“The lower number of new-home sales in June represents an adjustment from a robust level of activity in May, yet overall results for the second quarter show we are still on track for continued improvement,” observed NAHB Chief Economist David Crowe. “That said, the very tight inventory of new homes for sale at this time poses a challenge to builders, who’d like to have a larger selection for buyers to choose from but continue to confront issues with obtaining credit to build viable new projects.”

On a regional basis, new-home sales gained 14.6 percent in the Midwest and 2.1 percent in the West, but fell 8.6 percent in the South and 60 percent in the Northeast in June. Meanwhile, the inventory of new homes for sale was virtually unchanged for the month at 144,000 units, which represents a relatively slim, 4.9-month supply at the current sales pace.

For more information, visit


Marketing Strategies: 5 Steps to Becoming a Success Magnet

Marketing Strategies: 5 Steps to Becoming a Success Magnet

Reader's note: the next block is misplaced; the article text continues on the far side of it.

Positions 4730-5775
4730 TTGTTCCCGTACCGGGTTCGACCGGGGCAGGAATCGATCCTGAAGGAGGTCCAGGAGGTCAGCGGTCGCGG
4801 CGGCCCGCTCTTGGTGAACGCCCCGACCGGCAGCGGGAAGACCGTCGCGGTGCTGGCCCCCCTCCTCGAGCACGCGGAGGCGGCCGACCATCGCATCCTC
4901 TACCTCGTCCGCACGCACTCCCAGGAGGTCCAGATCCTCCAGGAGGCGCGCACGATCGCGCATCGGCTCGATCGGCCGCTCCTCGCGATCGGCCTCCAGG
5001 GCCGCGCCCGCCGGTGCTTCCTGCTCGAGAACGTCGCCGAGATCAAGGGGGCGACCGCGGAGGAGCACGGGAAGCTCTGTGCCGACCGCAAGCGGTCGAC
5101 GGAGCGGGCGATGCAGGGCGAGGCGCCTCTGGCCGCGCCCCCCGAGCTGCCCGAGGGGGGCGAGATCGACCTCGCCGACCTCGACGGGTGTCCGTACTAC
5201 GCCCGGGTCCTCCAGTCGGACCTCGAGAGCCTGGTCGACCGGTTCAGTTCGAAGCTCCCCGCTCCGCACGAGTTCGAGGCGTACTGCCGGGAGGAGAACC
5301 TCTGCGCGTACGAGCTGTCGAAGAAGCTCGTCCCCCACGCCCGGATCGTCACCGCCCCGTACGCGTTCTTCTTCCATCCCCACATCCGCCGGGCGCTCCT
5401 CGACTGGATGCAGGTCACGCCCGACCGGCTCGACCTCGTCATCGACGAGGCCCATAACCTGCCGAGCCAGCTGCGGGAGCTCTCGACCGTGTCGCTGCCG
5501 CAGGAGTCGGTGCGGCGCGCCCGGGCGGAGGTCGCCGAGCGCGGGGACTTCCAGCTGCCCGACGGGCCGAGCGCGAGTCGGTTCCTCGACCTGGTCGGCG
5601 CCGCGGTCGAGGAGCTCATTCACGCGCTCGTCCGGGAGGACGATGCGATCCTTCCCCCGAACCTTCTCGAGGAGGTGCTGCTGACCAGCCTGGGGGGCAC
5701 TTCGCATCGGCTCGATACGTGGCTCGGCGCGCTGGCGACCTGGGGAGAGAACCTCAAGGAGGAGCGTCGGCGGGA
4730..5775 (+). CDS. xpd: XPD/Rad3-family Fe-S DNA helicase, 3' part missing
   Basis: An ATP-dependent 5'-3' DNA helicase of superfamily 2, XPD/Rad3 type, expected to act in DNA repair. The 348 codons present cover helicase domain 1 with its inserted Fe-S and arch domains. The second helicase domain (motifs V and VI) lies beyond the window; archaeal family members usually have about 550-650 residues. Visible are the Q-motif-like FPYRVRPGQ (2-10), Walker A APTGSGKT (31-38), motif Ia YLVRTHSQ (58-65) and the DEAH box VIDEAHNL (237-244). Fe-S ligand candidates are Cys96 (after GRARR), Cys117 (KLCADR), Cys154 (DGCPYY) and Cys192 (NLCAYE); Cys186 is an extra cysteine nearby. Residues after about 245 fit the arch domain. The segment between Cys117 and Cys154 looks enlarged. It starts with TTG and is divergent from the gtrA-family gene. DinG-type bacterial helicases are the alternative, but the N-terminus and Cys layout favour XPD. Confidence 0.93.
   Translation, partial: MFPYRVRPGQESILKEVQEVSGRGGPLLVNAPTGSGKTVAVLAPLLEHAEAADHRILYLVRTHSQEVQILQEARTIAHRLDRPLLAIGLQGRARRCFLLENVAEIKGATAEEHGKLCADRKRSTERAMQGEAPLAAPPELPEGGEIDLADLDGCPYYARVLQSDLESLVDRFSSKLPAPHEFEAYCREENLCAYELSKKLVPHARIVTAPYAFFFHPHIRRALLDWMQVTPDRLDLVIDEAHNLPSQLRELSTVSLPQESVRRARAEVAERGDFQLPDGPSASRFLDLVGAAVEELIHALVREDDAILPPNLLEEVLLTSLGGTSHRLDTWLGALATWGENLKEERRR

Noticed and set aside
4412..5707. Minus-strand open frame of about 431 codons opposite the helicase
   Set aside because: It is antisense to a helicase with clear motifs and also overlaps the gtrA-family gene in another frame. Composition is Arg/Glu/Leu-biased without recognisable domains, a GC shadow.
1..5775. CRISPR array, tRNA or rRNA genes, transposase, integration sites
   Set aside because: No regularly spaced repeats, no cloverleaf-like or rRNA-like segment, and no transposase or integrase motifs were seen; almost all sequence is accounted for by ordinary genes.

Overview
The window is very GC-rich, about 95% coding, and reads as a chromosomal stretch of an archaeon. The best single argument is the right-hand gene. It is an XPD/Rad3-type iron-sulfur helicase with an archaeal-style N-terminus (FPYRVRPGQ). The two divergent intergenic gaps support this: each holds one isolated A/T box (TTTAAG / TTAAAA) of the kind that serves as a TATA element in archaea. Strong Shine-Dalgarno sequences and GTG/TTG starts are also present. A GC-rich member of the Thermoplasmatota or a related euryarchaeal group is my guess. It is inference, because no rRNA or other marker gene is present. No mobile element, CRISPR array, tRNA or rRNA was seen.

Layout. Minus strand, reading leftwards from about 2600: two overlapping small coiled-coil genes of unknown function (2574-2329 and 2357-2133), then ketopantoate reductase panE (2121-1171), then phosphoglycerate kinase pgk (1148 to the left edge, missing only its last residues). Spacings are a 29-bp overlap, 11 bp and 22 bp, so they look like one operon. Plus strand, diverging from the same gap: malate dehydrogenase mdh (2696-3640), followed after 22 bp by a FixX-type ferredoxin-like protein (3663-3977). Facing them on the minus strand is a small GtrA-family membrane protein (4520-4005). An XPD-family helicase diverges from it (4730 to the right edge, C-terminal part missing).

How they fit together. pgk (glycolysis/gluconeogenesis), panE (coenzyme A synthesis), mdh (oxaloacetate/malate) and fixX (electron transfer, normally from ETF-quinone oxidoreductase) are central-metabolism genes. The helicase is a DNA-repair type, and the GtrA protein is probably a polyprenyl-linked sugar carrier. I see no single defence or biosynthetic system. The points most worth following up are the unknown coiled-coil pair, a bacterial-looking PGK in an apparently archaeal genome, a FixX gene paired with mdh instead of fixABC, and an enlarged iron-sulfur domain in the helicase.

By Maya Bailey
What would it mean for you to manifest the success you desire and the success you deserve? The following “5 Steps to becoming a Success Magnet” will give you a formula to manifest the success you desire and the success you deserve.

This five step formula comes from my direct experience of having been a psychologist for 20 years and a business coach for real estate agents for 15 years.

Step 1 – Getting Clear About What You Don’t Want

This is a very important step, because when you’re clear on what you don’t want, you have contrast, or a springboard to jump off into deciding what you do want.

It’s so easy to come up with the list of what you don’t want; it’s all those things you’ve been complaining about. Let’s get them out of your head and onto paper shall we?

Get out a piece of paper and about a half an inch from the top draw a horizontal line. Then down the center of the page draw a vertical line. You now have two columns.

For the heading of the left-hand column write, “What I Don’t Want.” Jot them down in your left hand column the things you don’t want. If you are like most of my clients, then your list would look something like this:

I Don’t Want: